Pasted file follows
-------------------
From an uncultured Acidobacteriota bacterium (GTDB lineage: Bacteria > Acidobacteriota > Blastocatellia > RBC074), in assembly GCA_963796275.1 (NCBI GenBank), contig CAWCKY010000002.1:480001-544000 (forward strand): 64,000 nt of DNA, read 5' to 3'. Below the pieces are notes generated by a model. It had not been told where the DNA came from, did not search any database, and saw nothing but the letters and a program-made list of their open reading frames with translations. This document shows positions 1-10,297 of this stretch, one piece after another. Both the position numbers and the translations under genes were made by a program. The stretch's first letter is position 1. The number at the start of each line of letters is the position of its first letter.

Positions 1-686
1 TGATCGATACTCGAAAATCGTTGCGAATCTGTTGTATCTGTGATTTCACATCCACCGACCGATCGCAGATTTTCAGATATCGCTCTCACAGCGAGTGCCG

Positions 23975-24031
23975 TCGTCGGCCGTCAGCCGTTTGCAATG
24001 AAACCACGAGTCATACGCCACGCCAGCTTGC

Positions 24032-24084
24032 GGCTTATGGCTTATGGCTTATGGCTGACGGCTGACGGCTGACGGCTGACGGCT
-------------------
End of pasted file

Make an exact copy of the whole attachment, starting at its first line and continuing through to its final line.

From an uncultured Acidobacteriota bacterium (GTDB lineage: Bacteria > Acidobacteriota > Blastocatellia > RBC074), in assembly GCA_963796275.1 (NCBI GenBank), contig CAWCKY010000002.1:480001-544000 (forward strand): 64,000 nt of DNA, read 5' to 3'. Below the pieces are notes generated by a model. It had not been told where the DNA came from, did not search any database, and saw nothing but the letters and a program-made list of their open reading frames with translations. This document shows positions 1-10,297 of this stretch, one piece after another. Both the position numbers and the translations under genes were made by a program. The stretch's first letter is position 1. The number at the start of each line of letters is the position of its first letter.

Positions 1-686
1 TGATCGATACTCGAAAATCGTTGCGAATCTGTTGTATCTGTGATTTCACATCCACCGACCGATCGCAGATTTTCAGATATCGCTCTCACAGCGAGTGCCG

Positions 23975-24031
23975 TCGTCGGCCGTCAGCCGTTTGCAATG
24001 AAACCACGAGTCATACGCCACGCCAGCTTGC

Positions 24032-24084
24032 GGCTTATGGCTTATGGCTTATGGCTGACGGCTGACGGCTGACGGCTGACGGCT